With four recorded albums and numerous performances around the globe – including a BBC Introducing session – already under her belt, Toronto-born artist Melissa Bel has now shared her utterly infectious and gloriously uplifting new single, ‘Big Boys Don’t Cry’.
We caught up with Melissa to find out more…
Hi Melissa Bel, welcome to Get In Her Ears! Can you tell us a bit about yourself?
Hello! I’m a singer/songwriter originally from Toronto, but have been living in Devon since February 2016. I’ve been pursuing a music career for about ten years now and have released four albums over that time. My latest record, In the Light, was released in Nov. 2016.
How did you start creating music?
I started singing almost as soon as I could talk, and then I wrote my first song (which was actually more of a rap called ‘Believe In Yourself’…) when I was eight after seeing a TV show about songwriting. I basically wrote a bunch of words on pieces of paper, put them on the floor and rearranged them until I was happy with my lyrics. I started learning guitar when I was fourteen because I wanted to write more songs and be able to play along. My Dad is a bass player so I’d asked him to teach me the bass, but he suggested I learn guitar so that I could better accompany myself.
Your new video for ‘Big Boys Don’t Cry’ is out now – can you tell us what it’s all about?
‘Big Boys Don’t Cry’ is a break-up song with a sense of humour. It’s about the kind of break-up that sucks at the time, but you know is for the best. I wanted the video to have a light-hearted, upbeat vibe like the song, which is why we gave the ex-boyfriend character a very small role and focused on themes of positivity and self-confidence. We filmed it on a teeny tiny budget right in Exeter, and almost everyone you see in the video is one of my friends and/or bandmates!
You’ve been compared to the likes of Meghan Trainor and Taylor Swift, but who would you say are your main musical influences?
My influences range from The Beatles to John Mayer, to Joss Stone to Patsy Cline, and I think that’s why my music has never been one specific genre that’s easy to classify. I love pop and soul, which is the main direction we had in mind when making In the Light, but you still get bits of blues, like in the song ‘Sobered Up’, and a real singer/songwriter vibe in the the title track.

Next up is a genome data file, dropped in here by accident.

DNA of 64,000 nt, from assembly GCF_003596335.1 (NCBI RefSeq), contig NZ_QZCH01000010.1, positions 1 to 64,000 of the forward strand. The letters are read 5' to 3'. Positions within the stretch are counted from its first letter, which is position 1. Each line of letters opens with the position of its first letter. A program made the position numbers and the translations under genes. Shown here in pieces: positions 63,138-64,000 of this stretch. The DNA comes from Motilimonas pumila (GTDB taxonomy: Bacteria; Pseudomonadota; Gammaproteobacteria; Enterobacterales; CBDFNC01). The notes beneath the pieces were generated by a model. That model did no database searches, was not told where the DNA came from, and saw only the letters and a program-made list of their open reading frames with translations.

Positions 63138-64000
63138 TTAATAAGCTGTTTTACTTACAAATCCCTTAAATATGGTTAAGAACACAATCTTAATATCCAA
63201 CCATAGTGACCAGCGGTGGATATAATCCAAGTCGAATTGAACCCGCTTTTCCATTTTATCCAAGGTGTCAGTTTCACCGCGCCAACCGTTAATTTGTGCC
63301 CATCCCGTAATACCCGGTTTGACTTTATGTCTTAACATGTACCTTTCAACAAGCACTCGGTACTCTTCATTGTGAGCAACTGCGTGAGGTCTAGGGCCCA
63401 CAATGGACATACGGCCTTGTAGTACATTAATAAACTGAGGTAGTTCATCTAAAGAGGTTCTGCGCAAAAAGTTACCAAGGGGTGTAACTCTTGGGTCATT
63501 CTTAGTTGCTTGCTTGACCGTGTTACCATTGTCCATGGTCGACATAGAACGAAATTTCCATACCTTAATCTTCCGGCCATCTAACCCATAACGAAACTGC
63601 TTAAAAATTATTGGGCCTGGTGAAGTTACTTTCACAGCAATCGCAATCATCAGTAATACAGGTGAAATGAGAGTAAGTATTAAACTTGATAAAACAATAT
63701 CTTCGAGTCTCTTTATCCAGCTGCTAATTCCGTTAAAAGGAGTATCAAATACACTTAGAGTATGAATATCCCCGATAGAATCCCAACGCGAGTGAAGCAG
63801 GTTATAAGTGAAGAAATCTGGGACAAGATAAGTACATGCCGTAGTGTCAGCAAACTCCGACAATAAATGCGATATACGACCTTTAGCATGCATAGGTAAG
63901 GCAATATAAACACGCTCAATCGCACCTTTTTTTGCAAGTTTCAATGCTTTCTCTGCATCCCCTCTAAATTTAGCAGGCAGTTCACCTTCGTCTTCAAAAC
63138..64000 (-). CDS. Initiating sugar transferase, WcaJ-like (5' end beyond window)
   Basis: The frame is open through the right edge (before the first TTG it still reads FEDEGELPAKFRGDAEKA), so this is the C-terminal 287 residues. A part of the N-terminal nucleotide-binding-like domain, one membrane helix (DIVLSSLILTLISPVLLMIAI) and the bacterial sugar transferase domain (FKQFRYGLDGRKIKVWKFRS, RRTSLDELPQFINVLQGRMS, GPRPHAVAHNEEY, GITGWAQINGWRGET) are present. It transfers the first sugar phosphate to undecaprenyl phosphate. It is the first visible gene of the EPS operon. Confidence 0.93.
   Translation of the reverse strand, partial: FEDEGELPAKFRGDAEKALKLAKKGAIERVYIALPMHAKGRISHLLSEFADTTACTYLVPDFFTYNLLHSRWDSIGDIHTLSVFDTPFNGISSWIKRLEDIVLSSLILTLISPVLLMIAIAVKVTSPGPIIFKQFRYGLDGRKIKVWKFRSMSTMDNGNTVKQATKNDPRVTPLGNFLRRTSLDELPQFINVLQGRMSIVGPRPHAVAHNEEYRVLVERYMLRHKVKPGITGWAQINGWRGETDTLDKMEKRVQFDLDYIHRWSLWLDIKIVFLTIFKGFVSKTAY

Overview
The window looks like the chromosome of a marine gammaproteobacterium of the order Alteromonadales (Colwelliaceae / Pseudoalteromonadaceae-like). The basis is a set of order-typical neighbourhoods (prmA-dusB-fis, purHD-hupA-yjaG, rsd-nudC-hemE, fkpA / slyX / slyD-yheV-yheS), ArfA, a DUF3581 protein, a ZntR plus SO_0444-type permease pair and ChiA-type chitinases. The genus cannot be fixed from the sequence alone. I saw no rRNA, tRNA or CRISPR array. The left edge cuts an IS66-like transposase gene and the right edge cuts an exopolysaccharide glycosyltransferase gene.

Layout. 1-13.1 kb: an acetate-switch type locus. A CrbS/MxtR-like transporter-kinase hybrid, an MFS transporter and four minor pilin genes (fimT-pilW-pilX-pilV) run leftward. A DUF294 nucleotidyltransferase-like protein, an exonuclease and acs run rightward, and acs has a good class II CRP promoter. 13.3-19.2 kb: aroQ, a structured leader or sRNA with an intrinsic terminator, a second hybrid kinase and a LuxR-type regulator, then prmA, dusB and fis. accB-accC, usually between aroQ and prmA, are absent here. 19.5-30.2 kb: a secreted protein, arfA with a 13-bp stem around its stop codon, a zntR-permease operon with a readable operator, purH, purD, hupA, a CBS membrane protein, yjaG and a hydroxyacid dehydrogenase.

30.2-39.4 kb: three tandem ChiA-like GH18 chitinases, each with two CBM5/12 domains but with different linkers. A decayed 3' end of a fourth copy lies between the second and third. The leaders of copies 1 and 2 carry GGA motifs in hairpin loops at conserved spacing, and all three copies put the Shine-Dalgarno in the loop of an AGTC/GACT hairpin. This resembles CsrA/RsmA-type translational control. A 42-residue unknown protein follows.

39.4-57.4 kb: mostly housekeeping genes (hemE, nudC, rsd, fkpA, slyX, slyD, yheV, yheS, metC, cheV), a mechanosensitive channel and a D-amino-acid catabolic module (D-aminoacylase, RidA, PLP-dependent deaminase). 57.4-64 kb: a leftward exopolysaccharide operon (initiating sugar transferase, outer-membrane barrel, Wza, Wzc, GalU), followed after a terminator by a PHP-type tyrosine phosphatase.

How is your local music scene? Do you go to see lots of live music?
Exeter is relatively small but has lots of gigs to offer, and like most music scenes it’s very close-knit and most of the musicians know each other. There really is a ton of talent here and I love the fact that I’ve met so many people who are making amazing, original music. It’s been very welcoming to me coming in as an outsider, and a great place to get my start in the UK. I probably don’t go see as much live music as I should (despite being a musician, I’m not much of a night owl), but I go to my friends’ gigs whenever I can.
And what can fans expect from your live shows?
I usually perform solo, so depending on the gig you’ll get just me and my guitar playing acoustic versions of my originals, covers, or a mix of both. Solo gigs are where my singer/songwriter side really comes out. I love shows where I get to tell the audience the stories behind the songs because I feel like sometimes you can connect as well in those moments as you can while singing. When I’m lucky, I get to play with a full band, which means a more upbeat show in general, and we can play the songs like they sound on the album.
As we’re a new music focused site, are there any new/upcoming bands or artists you’d recommend we check out?
Yes! Check out Brooke Palsson and Mike Todd – both Toronto-based – and Clara Bond who is also based here in Devon. All incredible singer/songwriters.
And how do you feel the music industry is for new artists at the moment – would you say it’s difficult to get noticed?
In my experience it has definitely been difficult to get noticed on a large scale. I think independent artists have a lot of useful resources at their disposal these days, but social media is a bit of a double-edged sword. It’s great because there is the potential to be seen and heard by tons of people, but there’s also so much content out there that’s it’s really hard to cut through the noise.
Finally, what does the rest of 2017 have in store for Melissa Bel?
The rest of the year will be spent playing live as well as getting the ball rolling for a small UK tour in early 2018. And I’m going back to Toronto for two sweet weeks off over Christmas! But I’ll be back in England for New Years Eve to perform at Lime Wood Hotel in Lyndhurst.
Huge thanks to Melissa for answering our questions!